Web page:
POLITICS OCTOBER 5, 1987
The people of Arcadia, Florida, want you to know that they are not ignorant. The reverend at the local Methodist church complains that "the media seem to want to paint us as illiterate and belligerent rednecks." True, they ostracized the Ray family because their three hemophiliac boys carry the AIDS virus. True, they tried to keep the boys out of school, until forced to relent by a court order, at which point the Ray house was destroyed in a suspicious fire and the Rays decided to leave town. But, explains Sue Ellen Smith, wife of the mayor, who took her child out of public school when he was assigned to a class with one of the Ray boys, "If you are intelligent and listen and read about [AIDS], you get scared."
You certainly do. It is not ignorance that ran the Rays out of Arcadia. Quite the contrary. The people there have been told a thousand times who gets AIDS and how they get it. They may even know that there is not one recorded case of a child contracting AIDS from a classmate. In fact, there is not one documented case of a child contracting AIDS from a sibling, and brothers and sisters are in far more intimate contact than schoolmates.
To which the parents reply that no one can guarantee that such a thing could never happen. True, but no one can guarantee that an earthquake will riot swallow up the school tomorrow or that Mrs. Smith's boy will not get killed in a car accident on the way to his new private school--and neither possibility induces Mrs. Smith to keep her boy home. The Smith boy is as likely to die by earthquake as he is by sitting in homeroom with young Ray, and far more likely to die in an auto accident. But AIDS is on his mama's mind. Her selective irrationality in the face of improbability is not the product of ignorance, but of a media-fed national panic. AIDS is one case where the truth is not making people free. It is so packaged in hype and hysteria that it is simply making people afraid.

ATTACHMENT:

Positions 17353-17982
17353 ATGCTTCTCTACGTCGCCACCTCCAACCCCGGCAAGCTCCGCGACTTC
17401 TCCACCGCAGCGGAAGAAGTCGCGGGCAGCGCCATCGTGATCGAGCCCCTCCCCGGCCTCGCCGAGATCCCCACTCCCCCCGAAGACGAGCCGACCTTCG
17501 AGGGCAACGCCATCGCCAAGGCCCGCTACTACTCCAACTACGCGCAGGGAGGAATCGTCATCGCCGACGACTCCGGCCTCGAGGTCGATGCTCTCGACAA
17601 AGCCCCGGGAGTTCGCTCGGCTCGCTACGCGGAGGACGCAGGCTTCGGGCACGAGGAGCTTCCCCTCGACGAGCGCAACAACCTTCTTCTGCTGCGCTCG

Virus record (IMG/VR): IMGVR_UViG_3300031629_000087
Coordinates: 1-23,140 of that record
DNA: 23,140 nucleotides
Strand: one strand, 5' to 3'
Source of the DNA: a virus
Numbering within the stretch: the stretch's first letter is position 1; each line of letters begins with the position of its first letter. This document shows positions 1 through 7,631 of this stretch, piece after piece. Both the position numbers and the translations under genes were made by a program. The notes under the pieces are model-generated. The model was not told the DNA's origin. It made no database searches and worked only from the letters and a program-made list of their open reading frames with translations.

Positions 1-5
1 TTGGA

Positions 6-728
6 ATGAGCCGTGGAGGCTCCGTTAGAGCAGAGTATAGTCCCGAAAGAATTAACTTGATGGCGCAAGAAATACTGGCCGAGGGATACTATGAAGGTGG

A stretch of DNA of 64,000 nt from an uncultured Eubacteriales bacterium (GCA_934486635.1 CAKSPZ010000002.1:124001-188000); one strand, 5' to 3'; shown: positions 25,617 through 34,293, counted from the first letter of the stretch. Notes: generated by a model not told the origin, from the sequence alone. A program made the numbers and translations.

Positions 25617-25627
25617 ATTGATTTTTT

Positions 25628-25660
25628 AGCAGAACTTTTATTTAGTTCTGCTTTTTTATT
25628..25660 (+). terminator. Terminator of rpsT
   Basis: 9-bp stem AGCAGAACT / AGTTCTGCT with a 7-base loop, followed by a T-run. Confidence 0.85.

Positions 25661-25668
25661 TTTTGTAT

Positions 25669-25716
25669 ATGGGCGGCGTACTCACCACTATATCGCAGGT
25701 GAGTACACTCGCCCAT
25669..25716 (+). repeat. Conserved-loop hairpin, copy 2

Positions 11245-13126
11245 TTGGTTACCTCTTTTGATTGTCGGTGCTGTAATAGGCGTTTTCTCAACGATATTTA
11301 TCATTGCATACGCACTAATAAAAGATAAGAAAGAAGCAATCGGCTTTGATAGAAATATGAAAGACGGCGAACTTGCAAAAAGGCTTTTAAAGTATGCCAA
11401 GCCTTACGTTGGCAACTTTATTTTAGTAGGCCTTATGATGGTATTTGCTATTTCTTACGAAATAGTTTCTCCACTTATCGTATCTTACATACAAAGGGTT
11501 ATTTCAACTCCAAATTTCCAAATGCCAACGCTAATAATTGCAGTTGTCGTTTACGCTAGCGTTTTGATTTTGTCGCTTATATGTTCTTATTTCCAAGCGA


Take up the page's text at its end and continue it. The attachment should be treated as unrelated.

Doom sells. In a comfortable culture, the notion of apocalypse--any apocalypse will do--fascinates and enthralls. Kids go to horror movies to find this kind of thing. Adults go to newspapers. At the beginning of the decade there was nuclear apocalypse. Doctors' groups called it "the last epidemic." They were premature. When arms control talks resumed and the freeze movement went bust, the last epidemic was succeeded by two more. First, the drug epidemic, which enjoyed a certain vogue last year. (One newsmagazine compared it to "the plagues of medieval times.") Drugs have been consigned for now to the memory hole. They have been overtaken by today's terror, AIDS.
AIDS is a serious problem. But the hyperbole surrounding it is embarrassing and, as the Rays of Arcadia have learned, dangerous. And though the hype is amplified by the media, it originates with political leaders who ought to know better. The secretary of Health and Human Services, for example, says that AIDS can make the Black Death "look very pale in comparison." And the chairman of the House Subcommittee on Health and the Environment, Representative Henry Waxman, calls AIDS the "most serious epidemic we've ever faced."
Nonsense. In three years the Black Death killed one out of every three Europeans. The flu epidemic of 1918-20 killed 22 million people, more than died on all sides in World War I, civilians included. In America alone, a half million died of the flu, 20 times more than have died of AIDS in this decade.
It is not just the numbers that are incomparable, but the state of scientific knowledge. No one knew what the Black Death was and no one knew how to treat the flu. In contrast, less than four years after the first reported case of AIDS, we knew the cause. We have identified and isolated the offending organism, one of the fastest such discoveries in history. "We now know more about this virus than perhaps any other," says Dr, Samuel Broder of the National Cancer Institute. It is six years after the discovery of the AIDS syndrome and human testing has begun on the first vaccine.